Eventually, he said, the whole country is likely to “move off fossil fuel for our transportation.” Meanwhile with more electric cars and hybrids being produced, their prices are coming down toward the range of “most car buyers,” and now that they’ve been on the market for several years, “Who knows? There are probably Prius beaters around.”

As proposed, though, the higher fees would not seem to take away much of the incentive for buying a Prius or other ultra fuel-efficient car. A Prius, which uses gasoline to supplement its electric motor, gets about 45 miles to a gallon. Assuming 15,000 miles of driving a year, that’s about $1,000 less in fuel costs than a car averaging 25 miles a gallon. And if the price of gasoline continues to rise, that spread would grow.

Searles said one reason the agency did not propose raising fees this year was that there are not enough hybrid, all-electric, or natural gas vehicles in the state to bring in much revenue.

“But we have to look to the future and ask how are these vehicles going to pay for their use of the system,” Searles said. “It’s a serious question and what we do support is a discussion that will continue throughout the legislative session.”

Jon Margolis

Comments

  1. Brian Flynn :

    I can barely wait for the next idea these rocket scientists,sorry legislators float. Why not tax Vermonters who do not drive? After all they pay no vehicle registration fees and no gasoline state tax?

    Brian Flynn
    Craftsbury Common, Vt

  2. Moshe Braner :

    What an obscene idea. They want to charge everybody the same as they would have paid in gas tax on a guzzler that’s driven a huge number of miles? $146 equates to the current gas tax for 15,000 miles in a 21 mpg vehicle. What ever happened to personal responsibility? If one choose to guzzle gas, it’s going to be expensive, even if there was no gas tax.

    Everybody, no matter their income, who buys a car has the choice to buy an economical one. There are many cheap cars that get good mileage. They are small, of course, still gets you from point A to point B. Hybrids cost a bit more, albeit not more than a big truck or SUV.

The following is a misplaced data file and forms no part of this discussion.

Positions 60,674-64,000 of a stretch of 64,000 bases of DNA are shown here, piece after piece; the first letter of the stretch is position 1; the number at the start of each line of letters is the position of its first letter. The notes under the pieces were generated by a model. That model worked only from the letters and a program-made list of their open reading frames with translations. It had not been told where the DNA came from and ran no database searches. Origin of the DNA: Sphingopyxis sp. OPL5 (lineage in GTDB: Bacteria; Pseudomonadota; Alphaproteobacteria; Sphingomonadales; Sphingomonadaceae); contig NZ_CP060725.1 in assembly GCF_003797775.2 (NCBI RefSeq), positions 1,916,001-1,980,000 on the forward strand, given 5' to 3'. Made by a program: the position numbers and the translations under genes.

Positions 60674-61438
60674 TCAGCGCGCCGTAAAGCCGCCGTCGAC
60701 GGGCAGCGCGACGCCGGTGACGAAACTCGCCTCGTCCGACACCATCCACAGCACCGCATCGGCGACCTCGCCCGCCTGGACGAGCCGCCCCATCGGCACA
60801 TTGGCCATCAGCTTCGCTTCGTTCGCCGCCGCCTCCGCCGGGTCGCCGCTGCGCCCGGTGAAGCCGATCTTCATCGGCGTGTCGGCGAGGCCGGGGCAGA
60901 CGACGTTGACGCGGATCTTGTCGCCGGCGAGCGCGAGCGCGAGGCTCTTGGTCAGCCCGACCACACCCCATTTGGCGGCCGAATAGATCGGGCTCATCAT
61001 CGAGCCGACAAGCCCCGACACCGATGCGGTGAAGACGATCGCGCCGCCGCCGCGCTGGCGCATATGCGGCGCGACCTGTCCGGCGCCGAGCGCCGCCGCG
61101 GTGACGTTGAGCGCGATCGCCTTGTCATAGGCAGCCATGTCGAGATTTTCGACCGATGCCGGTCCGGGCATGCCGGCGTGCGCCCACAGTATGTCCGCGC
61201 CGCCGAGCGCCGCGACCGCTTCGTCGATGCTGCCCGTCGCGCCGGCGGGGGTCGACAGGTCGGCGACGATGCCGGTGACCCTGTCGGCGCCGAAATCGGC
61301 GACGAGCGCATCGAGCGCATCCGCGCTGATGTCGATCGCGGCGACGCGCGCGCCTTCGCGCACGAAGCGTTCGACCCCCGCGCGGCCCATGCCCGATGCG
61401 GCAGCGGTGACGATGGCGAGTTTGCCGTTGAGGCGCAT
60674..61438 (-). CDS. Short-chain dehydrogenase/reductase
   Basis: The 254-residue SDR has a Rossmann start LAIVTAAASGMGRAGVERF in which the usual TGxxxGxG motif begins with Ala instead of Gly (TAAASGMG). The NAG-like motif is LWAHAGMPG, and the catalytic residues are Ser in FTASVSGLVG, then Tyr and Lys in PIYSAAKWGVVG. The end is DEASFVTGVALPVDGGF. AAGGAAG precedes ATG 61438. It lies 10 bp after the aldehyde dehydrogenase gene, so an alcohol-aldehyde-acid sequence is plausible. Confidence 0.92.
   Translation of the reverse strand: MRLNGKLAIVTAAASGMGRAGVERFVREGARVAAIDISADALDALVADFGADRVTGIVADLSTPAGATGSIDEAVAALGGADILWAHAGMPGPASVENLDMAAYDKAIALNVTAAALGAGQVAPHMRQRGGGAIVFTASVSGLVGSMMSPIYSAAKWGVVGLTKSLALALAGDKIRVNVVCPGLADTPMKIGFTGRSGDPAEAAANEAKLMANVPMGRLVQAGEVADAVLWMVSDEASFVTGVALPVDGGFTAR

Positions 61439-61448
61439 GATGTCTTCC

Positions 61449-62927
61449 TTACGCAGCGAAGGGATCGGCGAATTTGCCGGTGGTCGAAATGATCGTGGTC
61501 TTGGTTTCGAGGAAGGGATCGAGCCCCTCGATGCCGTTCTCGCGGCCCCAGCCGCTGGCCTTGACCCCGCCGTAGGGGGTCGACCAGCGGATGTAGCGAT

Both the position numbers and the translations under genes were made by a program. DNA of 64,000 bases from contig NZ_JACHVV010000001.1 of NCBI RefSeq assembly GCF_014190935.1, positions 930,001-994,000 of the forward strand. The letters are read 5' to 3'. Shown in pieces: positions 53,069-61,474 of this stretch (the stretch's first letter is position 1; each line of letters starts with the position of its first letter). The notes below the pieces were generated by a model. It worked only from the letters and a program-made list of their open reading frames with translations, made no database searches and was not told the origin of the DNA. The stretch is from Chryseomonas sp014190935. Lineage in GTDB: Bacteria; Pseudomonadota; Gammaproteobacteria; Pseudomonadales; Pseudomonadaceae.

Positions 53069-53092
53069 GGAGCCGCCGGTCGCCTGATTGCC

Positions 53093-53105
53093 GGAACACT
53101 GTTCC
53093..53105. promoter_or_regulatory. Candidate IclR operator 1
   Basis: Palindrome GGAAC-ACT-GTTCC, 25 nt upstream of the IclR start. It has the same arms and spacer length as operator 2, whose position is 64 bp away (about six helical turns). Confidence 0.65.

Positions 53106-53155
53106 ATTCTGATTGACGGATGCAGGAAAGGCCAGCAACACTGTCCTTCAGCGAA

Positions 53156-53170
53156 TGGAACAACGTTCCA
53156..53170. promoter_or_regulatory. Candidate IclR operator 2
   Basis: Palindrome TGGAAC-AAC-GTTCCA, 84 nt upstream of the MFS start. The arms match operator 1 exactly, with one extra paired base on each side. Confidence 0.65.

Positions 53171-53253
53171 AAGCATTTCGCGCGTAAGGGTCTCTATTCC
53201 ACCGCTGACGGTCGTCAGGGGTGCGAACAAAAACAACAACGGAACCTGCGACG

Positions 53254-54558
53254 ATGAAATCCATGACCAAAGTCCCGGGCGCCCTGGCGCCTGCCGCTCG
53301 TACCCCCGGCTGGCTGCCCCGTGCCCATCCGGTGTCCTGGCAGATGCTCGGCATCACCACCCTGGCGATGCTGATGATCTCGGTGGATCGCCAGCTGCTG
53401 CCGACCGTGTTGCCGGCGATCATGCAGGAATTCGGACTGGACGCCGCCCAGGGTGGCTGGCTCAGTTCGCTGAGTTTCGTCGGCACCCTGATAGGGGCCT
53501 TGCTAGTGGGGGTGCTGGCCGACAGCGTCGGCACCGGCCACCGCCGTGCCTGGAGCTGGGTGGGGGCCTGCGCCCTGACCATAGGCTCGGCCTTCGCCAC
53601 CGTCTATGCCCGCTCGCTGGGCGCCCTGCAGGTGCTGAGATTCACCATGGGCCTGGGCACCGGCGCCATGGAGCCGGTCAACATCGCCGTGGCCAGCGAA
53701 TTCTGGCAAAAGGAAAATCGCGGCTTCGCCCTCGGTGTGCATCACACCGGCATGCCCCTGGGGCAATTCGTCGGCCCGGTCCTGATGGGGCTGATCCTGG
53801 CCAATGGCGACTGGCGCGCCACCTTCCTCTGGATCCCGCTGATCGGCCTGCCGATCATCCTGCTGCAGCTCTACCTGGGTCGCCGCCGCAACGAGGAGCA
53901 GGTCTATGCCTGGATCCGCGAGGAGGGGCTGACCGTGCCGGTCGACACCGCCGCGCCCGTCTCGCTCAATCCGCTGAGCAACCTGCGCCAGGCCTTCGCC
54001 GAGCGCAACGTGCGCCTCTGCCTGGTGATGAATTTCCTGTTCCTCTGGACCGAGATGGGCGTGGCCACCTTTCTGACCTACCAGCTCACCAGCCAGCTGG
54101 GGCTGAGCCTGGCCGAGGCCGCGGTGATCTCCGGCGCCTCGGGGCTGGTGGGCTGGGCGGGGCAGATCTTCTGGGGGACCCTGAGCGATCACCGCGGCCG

• Stuart Hill :

      A great many working class people I know are limited by what they can afford to spend on a car. A 15 year old Civic might still get better mileage than a 10 year old Buick for the same money but the cost of maintaining it is going to be higher just for the age let alone the higher cost of parts.

      As a local mechanic used to say, gas is the cheapest thing you put in your car.

      Yes it would be lovely if we all had the option of driving a vehicle that got 50 MPG. Economics and logistics don’t allow that to happen though. Not all of us have the option of spending that extra coin on “showing we love the earth”

      I know a great many men and women living one paycheck to the next. Their budget determines what they drive. Not desire. Not political correctness.

  3. Moshe Braner :

    I should add that hybrid cars such as the Prius (but not “plug in hybrids”) run purely on gasoline. They convert some of the energy from the gasoline engine into electricity and then later back into motion, but all that energy started out as electricity. It’s all to increase efficiency. To tax that, and not a gasoline car that is efficient by other methods, is inconsistent. So, e.g., if I were to get a 20-year-old Geo Metro, which gets 50 mpg thanks solely to being tiny, should I pay that $146 annual fine?